Friday, December 2, 2011

Sauer Jalapenos

Ever had a sour pickle?  What about real sauerkraut?  Kimchi is something similar that I really like.  What do all these foods have in common?  They are saured with a process of fermentation, and preserved with salt.  This is the original pickling process, and is far superior to the acid pasteurization process that is used for making modern pickles like my Jalapa Style Pickled Jalapenos.  The vinegar in acid pasteurization causes the food to be too acidic, and causes digestion problems for me.  When I started learning about sauering, I decided to try doing this with my Jalapenos.  This process is simple but it takes a long time compared to the acid pasteurization process.

I have just harvested a couple of pounds of Jalapenos, and was going to pickle them in the usual way.  But the Great Spirit, Kokopelli, whispered in my ear, and said try sauering them instead, so I went that direction.  There is no acid in this process, just the Jalapenos, Onion, Garlic, Salt and Vitalized Water.  I am going to start with the Onion on the bottom for flavoring.
I am salting all the vegetables with non-iodized sea salt as they go into the "crock".  In this case its a ceramic bowl, but usually specialized, ceramic sauering crocks are used for making sauered vegetables.  The have a weight that is fitted to the inside of the crock which holds the vegetables under the water line.  I add a few cloves of chopped Garlic in the bottom also.
Then I'll start adding the sliced Jalapenos.  I am slicing them around a quarter inch think.  Let a little pile accumulate on the cutting board, salt it well, and add it to the rest in the bowl.  There is a formula for the salinity of the brine.  It should be 5% to 10% non-iodized sea salt, and the remainder is water.  It might be more accurate to make the brine separate, and just pour it over the vegetables, without salting everything as you slice them.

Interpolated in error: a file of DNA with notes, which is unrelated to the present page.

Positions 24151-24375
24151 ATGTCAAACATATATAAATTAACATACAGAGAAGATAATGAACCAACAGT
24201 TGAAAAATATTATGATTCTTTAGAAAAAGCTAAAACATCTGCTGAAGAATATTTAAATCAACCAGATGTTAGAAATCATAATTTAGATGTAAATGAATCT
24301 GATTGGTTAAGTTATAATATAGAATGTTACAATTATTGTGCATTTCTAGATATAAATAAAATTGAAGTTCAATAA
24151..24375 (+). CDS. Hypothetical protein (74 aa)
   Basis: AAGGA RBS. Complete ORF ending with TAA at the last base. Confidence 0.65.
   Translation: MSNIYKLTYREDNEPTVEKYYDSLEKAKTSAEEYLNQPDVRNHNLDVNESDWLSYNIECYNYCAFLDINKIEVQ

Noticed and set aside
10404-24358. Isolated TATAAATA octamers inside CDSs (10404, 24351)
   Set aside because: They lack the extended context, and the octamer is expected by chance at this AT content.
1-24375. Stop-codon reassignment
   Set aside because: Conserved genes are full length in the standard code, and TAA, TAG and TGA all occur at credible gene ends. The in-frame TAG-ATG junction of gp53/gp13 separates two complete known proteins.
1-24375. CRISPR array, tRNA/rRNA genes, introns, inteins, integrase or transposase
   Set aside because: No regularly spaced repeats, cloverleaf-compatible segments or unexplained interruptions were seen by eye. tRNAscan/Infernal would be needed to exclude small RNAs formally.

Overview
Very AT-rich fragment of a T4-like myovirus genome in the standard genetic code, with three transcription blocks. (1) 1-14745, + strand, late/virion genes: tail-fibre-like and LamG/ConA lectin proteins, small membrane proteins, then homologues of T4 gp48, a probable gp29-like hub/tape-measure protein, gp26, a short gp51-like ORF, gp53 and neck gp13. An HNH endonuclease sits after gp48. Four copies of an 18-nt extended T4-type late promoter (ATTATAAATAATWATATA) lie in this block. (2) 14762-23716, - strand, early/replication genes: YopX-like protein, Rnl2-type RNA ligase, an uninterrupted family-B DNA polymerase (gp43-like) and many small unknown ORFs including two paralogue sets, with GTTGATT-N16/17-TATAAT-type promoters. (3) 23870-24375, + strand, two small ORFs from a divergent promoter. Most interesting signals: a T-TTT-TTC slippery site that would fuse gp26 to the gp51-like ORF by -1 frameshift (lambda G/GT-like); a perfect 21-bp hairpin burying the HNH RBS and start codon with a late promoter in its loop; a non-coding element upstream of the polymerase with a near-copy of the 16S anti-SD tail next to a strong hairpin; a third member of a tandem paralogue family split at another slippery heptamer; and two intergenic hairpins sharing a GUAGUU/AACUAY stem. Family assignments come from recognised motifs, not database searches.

This is my first attempt at Sauring, so not too concerned with the process yet.  I feel I be getting lots of practice at this in the future.  Now like an hour later I am finally done slicing Jalapenos.
Next step is to add water to the mix.  Altogether I added about three and a half cups.  Just enough to cover the Jalapenos, and a little more.  The water level needs to be monitored daily,  and you should not let it drop below the food, other wise mold can develop on the food if it is exposed.  Then I use a saucer that fits the inside diameter of the crock to keep the Jalapenos below the water line.
There, the setup is done, now we wait, impatiently, for Sauered Jalapenos.  Last step is to cover the whole crock with a towel to keep any airborne junk out of the process.  The specialized Fermenting Crocks use a special lid with a water seal.  The water seal lets pressure from inside the crock out, but won't let anything back in.  There are several methods of making a check valve like this that I have seen, like in beer and wine making.
Theoretically this will only take a week to produced finished Sauered Jalapenos.  I'll check it every day and top up the water if needed.  We'll give them a try in a week...

Update on 12/19/2011, here are the Sauer Jalapenos after four days of fermenting.  Notice the foam around the edges of the saucer.  The "wort" is active and producing Carbon Dioxide.  I will let these ferment another 3 days and then transfer them into storage containers, and put them in the fridge.
Here, after another 3 days of fermenting the Sauer Jalapenos are ready to go into the fridge.  This is a relatively fast process as far as fermentation goes, only a week and they are ready.  There are a lot of factors involved, one of which is temperature.  These sat on the dining room table at room temperature, around 70 degree Fahrenheit.  If they were setup in the garage, or a root cellar they wouldn't ferment as fast.  Here are a couple of shots of the finished Sauer Jalapenos in their storage containers.

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